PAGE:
Later, looking out over the palm trees and rice fields nestled between Borobudur's two volcanoes, Sindoro-Sumbing and Merbabu-Merapi, it was hard to hold on to any gripes from our journey. How important is an MIA ATM card when you're sitting on an ancient building that literally represents the universal journey toward enlightenment? That mysticism and serenity — and just giving ourselves permission to sit and appreciate the moment without overthinking it — was like pressing reset on our trip.
The Airbnb bamboo treehouse we had booked in Ubud certainly seemed right in line with the area's reputation for lush romantic settings. A queen bed dressed in blues and purples was protected by a matching blue mosquito net and dangling turquoise beads. Blessedly, the net protected us from Bali spiders as big as our hands, and when we woke up, we were treated to the treehouse's true magic: modern plumbing smack in the middle of the jungle, with a 270-degree view of rice paddies and an organic garden. When we got in late the night before, we were starving (Seamless hasn't quite reached Ubud yet), so one of the staff whipped us up Balinese fried rice and egg noodles for about $2 each, served with a crisp Bintang. For breakfast, we savored smoothies made from fruits and veggies grown mere feet away were served on-demand.
It was the kind of setting that could keep you in bed admiring the view all day—and if it was a different kind of romance we were after, we might have. But Ubud had other charms to offer. We walked the rice paddies at sunrise and gorged ourselves everywhere — Ubud's abundance of raw, organic foods are served so beautifully, it felt like a travesty not to order seconds (who knew coconut-crusted chicken stuffed with mango could taste so good?). At Warung Sopa, a vegetarian restaurant, the strawberry juice was so fresh we drank them out of their supply.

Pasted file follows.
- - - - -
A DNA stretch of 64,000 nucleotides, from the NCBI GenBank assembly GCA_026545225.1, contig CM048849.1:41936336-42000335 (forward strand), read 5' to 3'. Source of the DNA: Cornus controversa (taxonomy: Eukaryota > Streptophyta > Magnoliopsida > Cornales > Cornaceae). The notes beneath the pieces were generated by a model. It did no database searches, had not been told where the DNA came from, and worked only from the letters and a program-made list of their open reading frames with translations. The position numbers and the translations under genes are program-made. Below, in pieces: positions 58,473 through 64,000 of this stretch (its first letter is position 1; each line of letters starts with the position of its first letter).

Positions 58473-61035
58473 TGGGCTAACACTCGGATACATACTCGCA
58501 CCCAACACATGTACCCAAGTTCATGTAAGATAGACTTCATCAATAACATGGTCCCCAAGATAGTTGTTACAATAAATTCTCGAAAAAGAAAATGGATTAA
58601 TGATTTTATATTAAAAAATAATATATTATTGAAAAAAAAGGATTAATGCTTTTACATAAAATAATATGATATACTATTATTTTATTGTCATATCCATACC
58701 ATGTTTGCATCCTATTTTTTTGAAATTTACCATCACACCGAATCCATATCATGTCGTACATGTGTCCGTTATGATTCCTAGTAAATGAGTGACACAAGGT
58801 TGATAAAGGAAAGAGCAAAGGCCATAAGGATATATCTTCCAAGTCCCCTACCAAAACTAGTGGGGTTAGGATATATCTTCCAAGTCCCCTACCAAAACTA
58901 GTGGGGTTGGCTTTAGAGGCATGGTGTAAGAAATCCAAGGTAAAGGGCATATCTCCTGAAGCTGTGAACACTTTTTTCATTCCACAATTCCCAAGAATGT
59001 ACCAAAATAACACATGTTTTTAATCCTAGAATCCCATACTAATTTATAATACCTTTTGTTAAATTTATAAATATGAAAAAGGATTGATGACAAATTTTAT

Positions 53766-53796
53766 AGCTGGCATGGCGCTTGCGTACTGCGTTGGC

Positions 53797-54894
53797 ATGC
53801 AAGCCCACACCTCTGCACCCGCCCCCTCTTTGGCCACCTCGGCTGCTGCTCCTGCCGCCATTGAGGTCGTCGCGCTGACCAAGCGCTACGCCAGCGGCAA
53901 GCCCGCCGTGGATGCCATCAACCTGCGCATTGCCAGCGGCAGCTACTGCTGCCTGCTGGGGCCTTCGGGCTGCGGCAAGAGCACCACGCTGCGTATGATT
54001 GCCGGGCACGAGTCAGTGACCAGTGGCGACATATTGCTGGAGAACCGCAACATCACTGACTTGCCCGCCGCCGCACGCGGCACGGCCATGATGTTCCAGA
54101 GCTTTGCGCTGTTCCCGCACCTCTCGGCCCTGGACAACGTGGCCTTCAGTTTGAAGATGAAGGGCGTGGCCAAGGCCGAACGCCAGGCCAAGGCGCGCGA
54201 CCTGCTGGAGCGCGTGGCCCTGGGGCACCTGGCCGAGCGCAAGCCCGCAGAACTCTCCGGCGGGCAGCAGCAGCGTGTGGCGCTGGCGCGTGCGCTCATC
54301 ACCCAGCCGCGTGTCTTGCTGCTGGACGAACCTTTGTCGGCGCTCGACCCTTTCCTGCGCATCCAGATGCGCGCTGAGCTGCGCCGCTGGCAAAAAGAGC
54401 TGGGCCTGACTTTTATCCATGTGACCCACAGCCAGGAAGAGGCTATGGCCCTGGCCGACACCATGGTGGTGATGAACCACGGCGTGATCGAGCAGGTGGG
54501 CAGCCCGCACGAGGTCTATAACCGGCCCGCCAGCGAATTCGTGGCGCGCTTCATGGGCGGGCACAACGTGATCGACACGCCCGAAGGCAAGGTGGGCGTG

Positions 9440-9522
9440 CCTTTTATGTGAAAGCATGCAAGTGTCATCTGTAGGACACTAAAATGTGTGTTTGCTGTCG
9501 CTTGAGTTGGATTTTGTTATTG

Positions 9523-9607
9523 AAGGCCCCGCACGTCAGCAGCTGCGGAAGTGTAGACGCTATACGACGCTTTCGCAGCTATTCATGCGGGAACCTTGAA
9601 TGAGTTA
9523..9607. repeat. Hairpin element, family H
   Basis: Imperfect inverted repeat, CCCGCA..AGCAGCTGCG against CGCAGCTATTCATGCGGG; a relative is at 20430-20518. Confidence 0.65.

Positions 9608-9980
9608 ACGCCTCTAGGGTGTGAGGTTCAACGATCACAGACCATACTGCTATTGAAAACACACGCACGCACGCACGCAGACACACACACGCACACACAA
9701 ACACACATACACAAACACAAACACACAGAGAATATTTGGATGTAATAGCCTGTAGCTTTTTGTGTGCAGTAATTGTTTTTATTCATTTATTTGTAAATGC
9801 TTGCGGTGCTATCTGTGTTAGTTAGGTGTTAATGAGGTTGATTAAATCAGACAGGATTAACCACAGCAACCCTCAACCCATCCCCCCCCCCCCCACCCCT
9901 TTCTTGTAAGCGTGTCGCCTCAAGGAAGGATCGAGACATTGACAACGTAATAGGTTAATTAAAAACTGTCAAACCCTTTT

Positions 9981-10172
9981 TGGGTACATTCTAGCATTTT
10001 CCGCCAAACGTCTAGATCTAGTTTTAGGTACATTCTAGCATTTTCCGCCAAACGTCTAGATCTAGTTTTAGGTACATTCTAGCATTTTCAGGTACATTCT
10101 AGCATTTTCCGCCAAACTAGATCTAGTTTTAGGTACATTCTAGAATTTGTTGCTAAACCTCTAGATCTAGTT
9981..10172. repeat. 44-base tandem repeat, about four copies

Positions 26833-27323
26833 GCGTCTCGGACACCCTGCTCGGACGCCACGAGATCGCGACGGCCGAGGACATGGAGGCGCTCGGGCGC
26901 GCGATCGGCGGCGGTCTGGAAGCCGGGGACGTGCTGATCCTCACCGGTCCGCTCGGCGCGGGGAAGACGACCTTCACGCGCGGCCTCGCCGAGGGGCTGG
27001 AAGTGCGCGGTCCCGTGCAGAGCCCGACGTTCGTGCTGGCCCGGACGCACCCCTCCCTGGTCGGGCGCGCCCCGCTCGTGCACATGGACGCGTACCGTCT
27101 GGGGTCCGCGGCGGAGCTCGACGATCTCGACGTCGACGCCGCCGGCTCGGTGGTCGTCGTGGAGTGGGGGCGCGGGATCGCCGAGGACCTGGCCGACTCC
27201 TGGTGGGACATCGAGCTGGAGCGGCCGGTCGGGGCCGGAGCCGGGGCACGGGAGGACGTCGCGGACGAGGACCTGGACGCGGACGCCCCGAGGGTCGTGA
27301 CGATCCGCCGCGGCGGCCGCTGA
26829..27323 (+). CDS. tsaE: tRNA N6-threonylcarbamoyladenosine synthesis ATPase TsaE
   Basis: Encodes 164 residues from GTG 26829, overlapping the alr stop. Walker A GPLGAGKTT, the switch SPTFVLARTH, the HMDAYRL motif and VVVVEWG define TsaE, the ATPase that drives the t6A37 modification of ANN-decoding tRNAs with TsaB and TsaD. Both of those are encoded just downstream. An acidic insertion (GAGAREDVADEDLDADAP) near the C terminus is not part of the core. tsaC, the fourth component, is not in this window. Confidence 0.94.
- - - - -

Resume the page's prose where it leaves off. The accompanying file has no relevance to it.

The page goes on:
As Valentine's Day dawned, we found ourselves in that beautiful bowl of pho. Even treehouses in the middle of rice fields get WiFI these days, and when we checked Instagram that morning we were bombarded by our coupled friends' lovey Instagram and Facebook posts.
"There's nowhere I'd rather be, right now, no other life I'd rather live. But it'd be cool to have someone, to be in love," Kaitlin finally said aloud, summing up what we'd both been thinking.
The beauty of the setting and restorative nature of our trip gave us the emotional space to be totally honest both about what was missing and everything we were experiencing in abundance. Our day was full of romance—not hearts and flowers, but exoticism and excitement. If your friends are the family you choose, do they not deserve consideration as your great "loves"? Yes, there's something special to traveling with a spouse, and we'll certainly both be booking couples' trips some day in the future if that's where our lives take us. But we're both willing to put money on the fact that we'll still be traveling together long after someone puts a ring on our finger.
Plus, the couples at home were making us jealous with their Instagrams. We could certainly do the same.
The Gili Islands, a trio of volcanic belches floating between Bali and Lombok, are basically paradise. Gili Trawangan is the largest and most cosmopolitan,while Gili Meno is the smallest and most sedate. We made a Goldilocks pick with Gili Air, which offers a little bit of both.